Australia in the ‘Indo-Pacific’ century: rewards, risks, relationships

Dr Cameron Hill, Foreign Affairs, Defence and Security Section

Key issue 
Navigating the ‘Indo-Pacific’ century will require ongoing adjustments in policies, both foreign and domestic, that will allow Australia to take advantage of new rewards and prepare for new risks. Business and civil society, as well as government, will have important roles to play in constructing strengthened relationships across the region.

The Gillard Government’s October 2012 Australia in the Asian Century White Paper played an important role in helping focus ongoing policy debates surrounding Australia’s regional engagement. The White Paper presented a framework for this engagement that spanned domestic and foreign policy reforms, as well as a range of actions across government and non-government (business, civil society) sectors.

While the Opposition criticised the White Paper as lacking ‘strategic vision’, it conceded that the document contained ‘laudable goals and aspirations’. Indeed, the Coalition has maintained that it will enhance Australia’s standing in the region by pursuing a foreign policy that is ‘more Jakarta, less Geneva’ and that this approach will see ‘new free trade agreements concluded, existing security relationships strengthened, and more people-to-people exchanges’.

‘Asian’, ‘Asia-Pacific’ or ‘Indo-Pacific’ century?

One of the most immediate questions raised by this debate is how Australia should conceptualise the emerging centres of power in the region and its place in these—are they best conceived of in terms of ‘East Asia’ (Northeast + Southeast Asia), the ‘Asia-Pacific’ (East Asia + Pacific + the US), or the ‘Indo-Pacific’ (the Asia-Pacific + Indian Ocean states)?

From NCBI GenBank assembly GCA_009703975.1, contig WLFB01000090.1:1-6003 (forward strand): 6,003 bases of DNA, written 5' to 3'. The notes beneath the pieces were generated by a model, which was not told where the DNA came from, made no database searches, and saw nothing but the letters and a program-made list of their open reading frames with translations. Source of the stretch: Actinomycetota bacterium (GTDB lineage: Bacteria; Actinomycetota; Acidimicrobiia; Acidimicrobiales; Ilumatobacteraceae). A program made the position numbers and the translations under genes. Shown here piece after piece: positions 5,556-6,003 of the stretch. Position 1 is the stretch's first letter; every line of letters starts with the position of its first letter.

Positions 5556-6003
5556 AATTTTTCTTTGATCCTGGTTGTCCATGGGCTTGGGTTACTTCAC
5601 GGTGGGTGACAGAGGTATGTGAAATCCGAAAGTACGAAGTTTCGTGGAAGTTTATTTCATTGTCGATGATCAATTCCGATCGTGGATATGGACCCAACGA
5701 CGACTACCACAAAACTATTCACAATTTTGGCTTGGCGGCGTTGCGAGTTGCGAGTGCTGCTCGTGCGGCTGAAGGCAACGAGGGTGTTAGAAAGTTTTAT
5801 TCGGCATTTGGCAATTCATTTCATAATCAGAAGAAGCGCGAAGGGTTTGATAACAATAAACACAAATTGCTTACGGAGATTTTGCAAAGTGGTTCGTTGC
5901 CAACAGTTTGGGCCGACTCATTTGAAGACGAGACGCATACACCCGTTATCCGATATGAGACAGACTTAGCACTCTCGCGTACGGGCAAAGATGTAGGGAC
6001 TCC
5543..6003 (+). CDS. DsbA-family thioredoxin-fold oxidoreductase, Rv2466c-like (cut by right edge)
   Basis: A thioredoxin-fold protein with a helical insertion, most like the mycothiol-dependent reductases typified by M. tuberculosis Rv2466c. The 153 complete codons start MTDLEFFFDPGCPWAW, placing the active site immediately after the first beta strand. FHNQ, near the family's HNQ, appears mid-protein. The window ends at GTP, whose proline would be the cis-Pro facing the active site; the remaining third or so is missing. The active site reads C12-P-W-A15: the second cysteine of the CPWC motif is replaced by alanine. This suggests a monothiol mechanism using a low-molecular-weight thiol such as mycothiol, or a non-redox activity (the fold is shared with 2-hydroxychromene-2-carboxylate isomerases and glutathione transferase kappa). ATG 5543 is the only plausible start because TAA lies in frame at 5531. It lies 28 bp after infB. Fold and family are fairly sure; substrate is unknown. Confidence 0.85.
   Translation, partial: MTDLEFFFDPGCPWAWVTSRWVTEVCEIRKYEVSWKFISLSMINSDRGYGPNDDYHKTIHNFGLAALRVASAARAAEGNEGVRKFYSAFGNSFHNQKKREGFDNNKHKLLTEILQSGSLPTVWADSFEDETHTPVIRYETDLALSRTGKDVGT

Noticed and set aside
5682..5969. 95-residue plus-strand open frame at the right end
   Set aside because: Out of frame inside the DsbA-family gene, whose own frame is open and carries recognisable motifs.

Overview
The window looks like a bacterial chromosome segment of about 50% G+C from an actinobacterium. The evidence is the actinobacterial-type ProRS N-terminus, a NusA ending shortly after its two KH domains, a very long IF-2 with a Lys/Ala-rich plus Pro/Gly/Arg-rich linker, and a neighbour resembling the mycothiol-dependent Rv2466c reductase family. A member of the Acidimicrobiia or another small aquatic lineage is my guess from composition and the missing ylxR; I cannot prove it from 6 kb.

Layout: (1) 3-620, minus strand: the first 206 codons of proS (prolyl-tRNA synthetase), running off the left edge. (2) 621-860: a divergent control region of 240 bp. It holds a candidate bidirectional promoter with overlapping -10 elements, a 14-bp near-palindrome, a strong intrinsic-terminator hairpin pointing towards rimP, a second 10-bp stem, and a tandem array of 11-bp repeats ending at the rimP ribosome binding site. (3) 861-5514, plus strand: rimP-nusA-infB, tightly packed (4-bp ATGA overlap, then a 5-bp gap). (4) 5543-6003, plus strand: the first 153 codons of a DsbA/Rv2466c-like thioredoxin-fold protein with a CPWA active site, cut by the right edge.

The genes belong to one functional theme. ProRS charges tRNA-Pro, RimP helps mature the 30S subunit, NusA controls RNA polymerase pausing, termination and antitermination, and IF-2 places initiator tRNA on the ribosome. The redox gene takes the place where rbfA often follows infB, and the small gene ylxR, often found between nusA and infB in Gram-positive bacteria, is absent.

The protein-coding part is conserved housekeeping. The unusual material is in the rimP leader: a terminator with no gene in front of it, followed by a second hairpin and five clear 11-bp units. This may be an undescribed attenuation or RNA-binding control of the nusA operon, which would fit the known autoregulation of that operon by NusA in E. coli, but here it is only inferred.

Many commentators and policy makers have now shifted to using the more expansive ‘Indo-Pacific’ definition, recognising that:

The Indian Ocean is now surpassing the Atlantic and Pacific oceans as the world’s busiest trade corridor. Rapid economic growth in South, Northeast and Southeast Asia is driving stronger economic links with the resource-rich Middle East and Africa. One-third of the world’s bulk cargo and around two-thirds of global oil shipments now pass through the Indian Ocean (Figure 1).

Figure 1: Shipping traffic in the Indo-Pacific

Figure 1: Shipping traffic in the Indo-Pacific

Source: Department of Defence

Rewards

The fact that Australia and its closest neighbours are positioned at the nexus of the Indo-Pacific offers well-documented opportunities.

According to the 2012 White Paper, the (re)coupling of the major centres of global population (China and India) and the major centres of global economic growth means that ‘Australian businesses and their employees can be big winners from the Asian century, with new and expanding opportunities for our miners, manufacturers, farmers and a broad range of service providers’.

…and risks

However, some analysts have argued that, despite growing middle class affluence, the strategic outlook in the Indo-Pacific may be more hazardous. They have also criticised both major parties for failing to adequately prepare Australia for a ‘less rosy Asia’.